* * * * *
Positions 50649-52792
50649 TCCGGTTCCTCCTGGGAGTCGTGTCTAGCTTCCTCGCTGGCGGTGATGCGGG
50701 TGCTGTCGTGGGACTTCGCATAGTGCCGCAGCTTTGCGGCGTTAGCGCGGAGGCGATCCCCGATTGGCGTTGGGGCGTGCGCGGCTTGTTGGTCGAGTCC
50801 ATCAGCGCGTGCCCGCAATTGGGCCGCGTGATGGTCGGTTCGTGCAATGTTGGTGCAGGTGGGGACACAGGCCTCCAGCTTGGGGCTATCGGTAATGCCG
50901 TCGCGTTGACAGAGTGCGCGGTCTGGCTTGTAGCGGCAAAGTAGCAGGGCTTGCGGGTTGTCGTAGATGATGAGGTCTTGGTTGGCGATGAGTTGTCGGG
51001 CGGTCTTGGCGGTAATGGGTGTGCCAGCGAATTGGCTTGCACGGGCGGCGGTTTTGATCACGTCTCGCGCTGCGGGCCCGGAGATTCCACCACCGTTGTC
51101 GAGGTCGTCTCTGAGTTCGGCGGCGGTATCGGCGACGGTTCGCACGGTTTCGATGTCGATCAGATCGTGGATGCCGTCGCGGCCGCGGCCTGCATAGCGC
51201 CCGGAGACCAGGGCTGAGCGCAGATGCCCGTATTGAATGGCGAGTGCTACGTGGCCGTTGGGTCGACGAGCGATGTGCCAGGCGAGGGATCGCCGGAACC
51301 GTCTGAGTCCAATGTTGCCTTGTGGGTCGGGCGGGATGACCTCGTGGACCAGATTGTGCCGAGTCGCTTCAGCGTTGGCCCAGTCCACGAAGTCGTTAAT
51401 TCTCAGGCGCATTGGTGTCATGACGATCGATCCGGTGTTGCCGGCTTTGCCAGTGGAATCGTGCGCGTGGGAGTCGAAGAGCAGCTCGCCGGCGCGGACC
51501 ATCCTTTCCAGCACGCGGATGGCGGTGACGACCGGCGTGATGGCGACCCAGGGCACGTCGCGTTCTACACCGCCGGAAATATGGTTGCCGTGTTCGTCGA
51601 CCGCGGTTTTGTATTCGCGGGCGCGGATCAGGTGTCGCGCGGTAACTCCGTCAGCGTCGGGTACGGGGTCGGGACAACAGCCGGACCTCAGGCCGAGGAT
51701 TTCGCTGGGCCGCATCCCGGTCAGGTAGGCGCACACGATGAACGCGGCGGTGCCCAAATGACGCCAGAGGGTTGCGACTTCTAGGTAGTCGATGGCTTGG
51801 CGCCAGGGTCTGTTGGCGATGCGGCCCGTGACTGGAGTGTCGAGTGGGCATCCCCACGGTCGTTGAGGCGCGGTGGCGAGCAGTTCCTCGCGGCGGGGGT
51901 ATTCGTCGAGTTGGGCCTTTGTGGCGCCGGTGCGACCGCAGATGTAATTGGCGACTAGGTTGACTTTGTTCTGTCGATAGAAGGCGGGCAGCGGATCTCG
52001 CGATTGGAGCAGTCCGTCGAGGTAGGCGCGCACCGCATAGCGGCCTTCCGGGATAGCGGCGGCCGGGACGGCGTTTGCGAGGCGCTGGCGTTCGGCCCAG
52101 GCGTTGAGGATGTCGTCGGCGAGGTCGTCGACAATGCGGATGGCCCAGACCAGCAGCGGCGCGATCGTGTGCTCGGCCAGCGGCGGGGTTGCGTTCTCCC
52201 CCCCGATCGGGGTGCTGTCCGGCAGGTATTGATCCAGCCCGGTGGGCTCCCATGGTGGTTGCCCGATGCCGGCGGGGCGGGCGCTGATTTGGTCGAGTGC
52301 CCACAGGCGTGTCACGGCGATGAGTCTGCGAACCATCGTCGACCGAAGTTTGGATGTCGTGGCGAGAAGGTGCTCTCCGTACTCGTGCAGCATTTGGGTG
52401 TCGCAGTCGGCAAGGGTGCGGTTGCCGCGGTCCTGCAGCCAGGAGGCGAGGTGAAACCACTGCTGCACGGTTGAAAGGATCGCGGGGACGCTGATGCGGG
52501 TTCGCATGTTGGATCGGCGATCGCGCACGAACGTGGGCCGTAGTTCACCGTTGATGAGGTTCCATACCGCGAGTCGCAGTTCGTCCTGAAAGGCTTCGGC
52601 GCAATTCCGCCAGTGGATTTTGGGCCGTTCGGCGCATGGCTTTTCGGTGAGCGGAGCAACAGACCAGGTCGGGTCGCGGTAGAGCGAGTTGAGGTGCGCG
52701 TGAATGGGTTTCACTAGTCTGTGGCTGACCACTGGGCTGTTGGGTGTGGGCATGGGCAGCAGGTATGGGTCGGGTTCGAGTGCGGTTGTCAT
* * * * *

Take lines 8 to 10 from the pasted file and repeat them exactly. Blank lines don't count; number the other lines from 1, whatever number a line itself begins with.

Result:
51201 CCGGAGACCAGGGCTGAGCGCAGATGCCCGTATTGAATGGCGAGTGCTACGTGGCCGTTGGGTCGACGAGCGATGTGCCAGGCGAGGGATCGCCGGAACC
51301 GTCTGAGTCCAATGTTGCCTTGTGGGTCGGGCGGGATGACCTCGTGGACCAGATTGTGCCGAGTCGCTTCAGCGTTGGCCCAGTCCACGAAGTCGTTAAT
51401 TCTCAGGCGCATTGGTGTCATGACGATCGATCCGGTGTTGCCGGCTTTGCCAGTGGAATCGTGCGCGTGGGAGTCGAAGAGCAGCTCGCCGGCGCGGACC